The trade relationship is substantial, with strong potential for further expansion in the energy sector (professional services and related equipment), education, agribusiness, advanced manufacturing, tourism and other services. Two-way merchandise trade amounted to $602.4 million in 2017. Kuwait is a significant market for Australian exports of wheat, dairy, beef, food and other agricultural products. Prior to the exit of the automotive vehicle industry from Australia, Kuwait was a significant market for Australian passenger motor vehicles. Imports from Kuwait are almost entirely petroleum products and fertilisers.

Kuwait is also an important market for Australian education and tourism services which build the people-to-people relationship. In 2017, there were 1,124 enrolments by Kuwaiti students in Australian institutions, the majority on Kuwait Government scholarships. The establishment of the Australian College of Kuwait in 2004 and Box Hill College of Kuwait in 2007 has assisted in expanding educational links.

Over 1,000 Australians reside in Kuwait, employed mainly in the education, banking, oil and gas and security industries. Australian companies with offices in Kuwait are predominately centred around engineering and construction management services, and education.

Kuwait's investments in Australia are estimated at over $8.7 billion (2017), including significant investments from the Kuwait Investment Authority (KIA), and the Kuwait Foreign Petroleum Exploration Company (KUFPEC). Areas of investment include real estate, hotels, banking and the oil and gas sector. Kuwait Finance House, one of the largest Islamic banks in Kuwait, has an office in Melbourne, while private Kuwaiti companies, including Agility Logistics, Action Group Holdings and the Al-Ghanim Group, have also invested in Australia.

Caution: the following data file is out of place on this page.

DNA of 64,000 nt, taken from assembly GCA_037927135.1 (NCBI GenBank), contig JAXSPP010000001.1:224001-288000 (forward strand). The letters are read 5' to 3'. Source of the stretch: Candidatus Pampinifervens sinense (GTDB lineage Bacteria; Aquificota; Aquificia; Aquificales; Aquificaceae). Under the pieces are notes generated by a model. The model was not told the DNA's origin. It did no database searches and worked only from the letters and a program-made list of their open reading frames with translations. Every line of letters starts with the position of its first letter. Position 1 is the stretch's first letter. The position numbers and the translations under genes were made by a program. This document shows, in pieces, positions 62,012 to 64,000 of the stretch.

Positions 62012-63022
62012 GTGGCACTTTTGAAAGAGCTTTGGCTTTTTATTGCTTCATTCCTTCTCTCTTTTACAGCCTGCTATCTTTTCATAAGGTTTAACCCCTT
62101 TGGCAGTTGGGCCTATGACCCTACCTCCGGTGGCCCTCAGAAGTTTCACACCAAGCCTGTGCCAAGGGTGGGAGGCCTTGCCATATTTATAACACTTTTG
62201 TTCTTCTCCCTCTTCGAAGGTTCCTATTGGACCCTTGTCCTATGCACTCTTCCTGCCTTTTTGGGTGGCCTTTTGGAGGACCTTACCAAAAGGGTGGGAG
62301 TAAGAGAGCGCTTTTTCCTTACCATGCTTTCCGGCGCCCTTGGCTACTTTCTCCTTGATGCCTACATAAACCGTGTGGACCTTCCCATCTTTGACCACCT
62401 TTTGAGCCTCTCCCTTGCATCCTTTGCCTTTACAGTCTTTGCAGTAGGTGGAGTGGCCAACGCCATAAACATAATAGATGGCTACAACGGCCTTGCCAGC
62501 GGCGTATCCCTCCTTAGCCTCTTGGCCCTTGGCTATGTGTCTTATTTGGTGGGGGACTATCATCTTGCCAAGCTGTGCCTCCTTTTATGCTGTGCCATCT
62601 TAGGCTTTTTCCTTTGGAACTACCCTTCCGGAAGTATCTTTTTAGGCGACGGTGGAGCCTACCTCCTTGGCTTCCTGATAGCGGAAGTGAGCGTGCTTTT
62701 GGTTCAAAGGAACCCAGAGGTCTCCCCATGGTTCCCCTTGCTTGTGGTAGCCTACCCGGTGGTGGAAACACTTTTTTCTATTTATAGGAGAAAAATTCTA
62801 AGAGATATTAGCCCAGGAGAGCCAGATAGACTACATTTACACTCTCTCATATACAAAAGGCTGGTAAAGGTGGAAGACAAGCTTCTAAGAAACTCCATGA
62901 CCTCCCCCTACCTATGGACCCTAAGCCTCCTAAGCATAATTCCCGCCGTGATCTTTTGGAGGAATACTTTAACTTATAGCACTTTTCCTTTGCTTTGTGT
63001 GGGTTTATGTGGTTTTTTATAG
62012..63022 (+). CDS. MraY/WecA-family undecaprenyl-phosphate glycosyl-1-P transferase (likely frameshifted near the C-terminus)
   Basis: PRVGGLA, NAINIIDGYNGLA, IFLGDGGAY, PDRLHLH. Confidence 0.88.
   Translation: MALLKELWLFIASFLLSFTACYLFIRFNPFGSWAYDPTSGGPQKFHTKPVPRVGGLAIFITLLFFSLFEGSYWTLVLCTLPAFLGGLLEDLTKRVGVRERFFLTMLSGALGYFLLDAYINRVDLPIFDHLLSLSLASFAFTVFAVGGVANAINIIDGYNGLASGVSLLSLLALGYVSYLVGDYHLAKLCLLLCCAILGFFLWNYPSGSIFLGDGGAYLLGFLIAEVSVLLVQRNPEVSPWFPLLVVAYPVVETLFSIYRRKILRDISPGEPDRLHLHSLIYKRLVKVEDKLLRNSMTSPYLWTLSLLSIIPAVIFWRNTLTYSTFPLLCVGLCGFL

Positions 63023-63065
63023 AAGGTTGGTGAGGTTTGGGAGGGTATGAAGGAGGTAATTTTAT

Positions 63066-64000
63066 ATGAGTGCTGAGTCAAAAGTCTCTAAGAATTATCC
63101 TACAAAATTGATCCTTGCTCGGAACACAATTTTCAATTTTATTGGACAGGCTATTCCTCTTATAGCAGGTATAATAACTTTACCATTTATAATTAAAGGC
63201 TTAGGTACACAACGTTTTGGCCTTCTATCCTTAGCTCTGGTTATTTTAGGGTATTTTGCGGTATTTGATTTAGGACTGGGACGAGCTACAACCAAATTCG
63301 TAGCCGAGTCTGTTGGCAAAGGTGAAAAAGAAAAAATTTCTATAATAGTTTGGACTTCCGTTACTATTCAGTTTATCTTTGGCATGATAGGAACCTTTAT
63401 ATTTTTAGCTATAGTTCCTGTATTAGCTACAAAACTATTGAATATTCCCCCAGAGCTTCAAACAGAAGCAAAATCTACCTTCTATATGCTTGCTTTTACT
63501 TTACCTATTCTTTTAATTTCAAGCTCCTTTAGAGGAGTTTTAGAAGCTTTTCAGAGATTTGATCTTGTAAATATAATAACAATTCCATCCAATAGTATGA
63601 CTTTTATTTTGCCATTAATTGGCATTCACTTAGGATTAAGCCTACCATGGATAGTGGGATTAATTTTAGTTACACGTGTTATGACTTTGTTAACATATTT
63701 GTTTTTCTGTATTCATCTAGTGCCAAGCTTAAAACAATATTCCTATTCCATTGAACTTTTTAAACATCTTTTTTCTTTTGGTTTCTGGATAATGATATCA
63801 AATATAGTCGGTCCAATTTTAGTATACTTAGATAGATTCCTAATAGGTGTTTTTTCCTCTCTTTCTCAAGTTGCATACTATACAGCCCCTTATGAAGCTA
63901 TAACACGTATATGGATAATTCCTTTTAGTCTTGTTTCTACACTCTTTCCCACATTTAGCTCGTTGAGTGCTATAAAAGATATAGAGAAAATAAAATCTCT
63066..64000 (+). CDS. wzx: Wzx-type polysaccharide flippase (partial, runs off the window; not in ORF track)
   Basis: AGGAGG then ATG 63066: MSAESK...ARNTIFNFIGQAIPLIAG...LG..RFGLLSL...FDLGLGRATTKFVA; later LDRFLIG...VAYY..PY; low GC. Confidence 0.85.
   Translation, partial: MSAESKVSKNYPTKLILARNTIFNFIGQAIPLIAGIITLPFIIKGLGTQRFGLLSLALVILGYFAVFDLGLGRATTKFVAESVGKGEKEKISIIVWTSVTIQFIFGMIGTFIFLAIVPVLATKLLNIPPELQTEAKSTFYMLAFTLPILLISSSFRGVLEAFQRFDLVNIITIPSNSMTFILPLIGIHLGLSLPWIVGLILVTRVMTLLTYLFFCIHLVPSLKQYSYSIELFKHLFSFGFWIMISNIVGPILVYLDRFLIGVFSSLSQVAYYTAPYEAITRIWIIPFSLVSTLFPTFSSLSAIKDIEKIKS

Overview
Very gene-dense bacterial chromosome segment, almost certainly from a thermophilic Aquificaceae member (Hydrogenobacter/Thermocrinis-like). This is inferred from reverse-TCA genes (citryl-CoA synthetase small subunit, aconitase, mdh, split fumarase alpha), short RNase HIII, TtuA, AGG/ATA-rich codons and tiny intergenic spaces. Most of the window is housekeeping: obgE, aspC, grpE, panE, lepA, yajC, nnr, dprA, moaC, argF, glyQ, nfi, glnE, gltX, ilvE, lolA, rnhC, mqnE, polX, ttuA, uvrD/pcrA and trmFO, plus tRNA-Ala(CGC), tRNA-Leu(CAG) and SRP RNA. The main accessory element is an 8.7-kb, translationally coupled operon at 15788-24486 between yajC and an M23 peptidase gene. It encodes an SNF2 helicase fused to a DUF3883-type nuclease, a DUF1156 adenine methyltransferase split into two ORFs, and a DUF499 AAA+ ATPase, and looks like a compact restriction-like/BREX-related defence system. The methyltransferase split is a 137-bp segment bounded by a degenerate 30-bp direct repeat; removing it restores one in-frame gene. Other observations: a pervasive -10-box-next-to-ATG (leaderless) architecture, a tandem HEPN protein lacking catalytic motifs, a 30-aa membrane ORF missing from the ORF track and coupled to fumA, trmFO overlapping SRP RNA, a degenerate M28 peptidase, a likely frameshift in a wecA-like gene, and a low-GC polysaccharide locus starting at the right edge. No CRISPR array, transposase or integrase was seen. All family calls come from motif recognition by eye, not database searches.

There is considerable scope for Australia to develop further the bilateral commercial relationship with Kuwait. Kuwait's plans to develop infrastructure mega-projects and to diversify the skills base of its citizens represent significant opportunities for Australian companies. English is widely spoken and Kuwait has low import tariffs and taxes. The number of Australian food and beverage products in Kuwait has increased in recent years. There is also scope for growth in sectors including construction, infrastructure, education and health services.

A priority for the Australian Government is the resumption of free trade agreement negotiations with the Gulf Cooperation Council, including Kuwait.

High level visits

  • May 2018: Minister for Agriculture and Water Resources visited Kuwait.
  • February 2018: The then-Minister for Foreign Affairs visited Kuwait.
  • December 2016: Australian Special Envoy for Human Rights visited Kuwait.
  • May 2016: The Governor General visited Kuwait.
  • January 2016: The then-Minister for Tourism and International Education visited Kuwait.
  • December 2015: Parliamentary Delegation (JSCFADT Trade Sub-committee) visited Kuwait.
  • April 2015: The then-Minister of Trade and Investment visited Kuwait with a business delegation.

Updated November 2018.

Last Updated: 15 November 2018